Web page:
Background & Goal
Domestic violence is a major cause of mortality for women in the United States. According to the CDC, homicide is the second leading cause of death for young African American Women, the third leading cause of death for American Indian/Native Alaskan women aged 15-34, and the fifth leading cause of death for white women aged 30-34. When women are murdered, they are most often (40-54%) killed by a husband, boyfriend or ex-husband or partner. In 70% of the cases when women have been killed, there has been prior physical domestic violence. For every one woman killed by her partner or ex-partner, approximately 8-9 are nearly killed by their partner or ex-partner with serious long term health problems resulting. Campbell’s national intimate partner femicide study found that 40-47% of women who were killed were in the health care system (emergency department, primary care, prenatal care, mental health) in the year before they were killed. The goal of the Danger Assessment: An Instrument to Help Abused Women Assess Their Risk of Homicide (Danger Assessment or DA) is to assist abused women, domestic violence advocates, justice system domestic violence experts, and domestic violence policy experts to more accurately assess the risk of homicide from an abuser and obtain appropriate health care and other domestic violence safety planning interventions.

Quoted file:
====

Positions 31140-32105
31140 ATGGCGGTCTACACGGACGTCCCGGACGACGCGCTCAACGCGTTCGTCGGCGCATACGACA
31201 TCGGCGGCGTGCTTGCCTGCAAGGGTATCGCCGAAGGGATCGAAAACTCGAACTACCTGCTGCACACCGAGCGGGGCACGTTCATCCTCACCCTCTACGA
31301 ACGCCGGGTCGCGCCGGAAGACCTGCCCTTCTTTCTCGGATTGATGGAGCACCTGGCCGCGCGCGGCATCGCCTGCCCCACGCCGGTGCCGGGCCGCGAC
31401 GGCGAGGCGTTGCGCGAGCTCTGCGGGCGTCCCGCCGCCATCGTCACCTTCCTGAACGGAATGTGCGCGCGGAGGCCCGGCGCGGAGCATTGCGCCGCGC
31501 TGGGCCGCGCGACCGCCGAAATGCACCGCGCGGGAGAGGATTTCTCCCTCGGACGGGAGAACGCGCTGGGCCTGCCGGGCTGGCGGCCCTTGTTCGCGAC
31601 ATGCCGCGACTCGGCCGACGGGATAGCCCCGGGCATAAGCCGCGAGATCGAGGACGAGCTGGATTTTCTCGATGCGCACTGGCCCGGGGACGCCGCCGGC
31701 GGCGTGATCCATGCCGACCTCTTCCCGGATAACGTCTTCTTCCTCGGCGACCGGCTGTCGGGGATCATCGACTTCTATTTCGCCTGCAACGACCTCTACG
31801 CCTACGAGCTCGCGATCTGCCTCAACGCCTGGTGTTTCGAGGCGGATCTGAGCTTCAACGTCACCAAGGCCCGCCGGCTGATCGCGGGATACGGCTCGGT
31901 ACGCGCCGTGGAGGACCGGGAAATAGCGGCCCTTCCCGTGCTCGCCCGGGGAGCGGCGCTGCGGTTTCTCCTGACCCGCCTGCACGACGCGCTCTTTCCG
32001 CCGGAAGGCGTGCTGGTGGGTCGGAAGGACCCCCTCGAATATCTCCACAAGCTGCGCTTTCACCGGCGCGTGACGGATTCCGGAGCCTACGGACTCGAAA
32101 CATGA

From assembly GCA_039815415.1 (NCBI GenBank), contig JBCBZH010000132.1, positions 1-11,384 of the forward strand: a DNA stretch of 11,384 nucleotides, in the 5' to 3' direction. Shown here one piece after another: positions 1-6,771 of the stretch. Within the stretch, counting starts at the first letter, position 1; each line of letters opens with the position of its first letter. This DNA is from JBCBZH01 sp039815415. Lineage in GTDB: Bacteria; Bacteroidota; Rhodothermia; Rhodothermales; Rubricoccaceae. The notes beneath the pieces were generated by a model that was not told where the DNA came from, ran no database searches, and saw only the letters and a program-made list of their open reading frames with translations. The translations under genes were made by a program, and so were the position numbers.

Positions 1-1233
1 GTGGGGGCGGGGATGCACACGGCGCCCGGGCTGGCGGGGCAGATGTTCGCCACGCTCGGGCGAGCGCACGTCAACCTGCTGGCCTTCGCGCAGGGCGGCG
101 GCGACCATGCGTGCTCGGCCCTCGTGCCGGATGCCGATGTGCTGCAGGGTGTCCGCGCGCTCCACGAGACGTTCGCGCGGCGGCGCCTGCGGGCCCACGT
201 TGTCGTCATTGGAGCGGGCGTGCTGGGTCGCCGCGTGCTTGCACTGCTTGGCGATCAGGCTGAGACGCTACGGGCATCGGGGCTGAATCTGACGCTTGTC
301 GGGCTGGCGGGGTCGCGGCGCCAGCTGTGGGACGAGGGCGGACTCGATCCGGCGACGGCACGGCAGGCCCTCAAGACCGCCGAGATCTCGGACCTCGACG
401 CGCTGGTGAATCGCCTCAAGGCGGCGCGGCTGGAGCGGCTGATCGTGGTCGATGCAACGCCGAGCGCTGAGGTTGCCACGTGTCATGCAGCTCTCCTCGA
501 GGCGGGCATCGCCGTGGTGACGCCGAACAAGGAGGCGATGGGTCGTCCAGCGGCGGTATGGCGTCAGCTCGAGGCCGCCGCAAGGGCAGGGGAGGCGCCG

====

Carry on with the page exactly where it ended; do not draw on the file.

Jacquelyn Campbell, PhD, RN, FAAN created the Danger Assessment in 1985. Prior to the DA’s creation, there were several non-evidence based, non-validated lists of warning signs of potential lethality in domestic violence situations. The wording of the Danger Assessment is based on research and was developed in collaboration with abused women.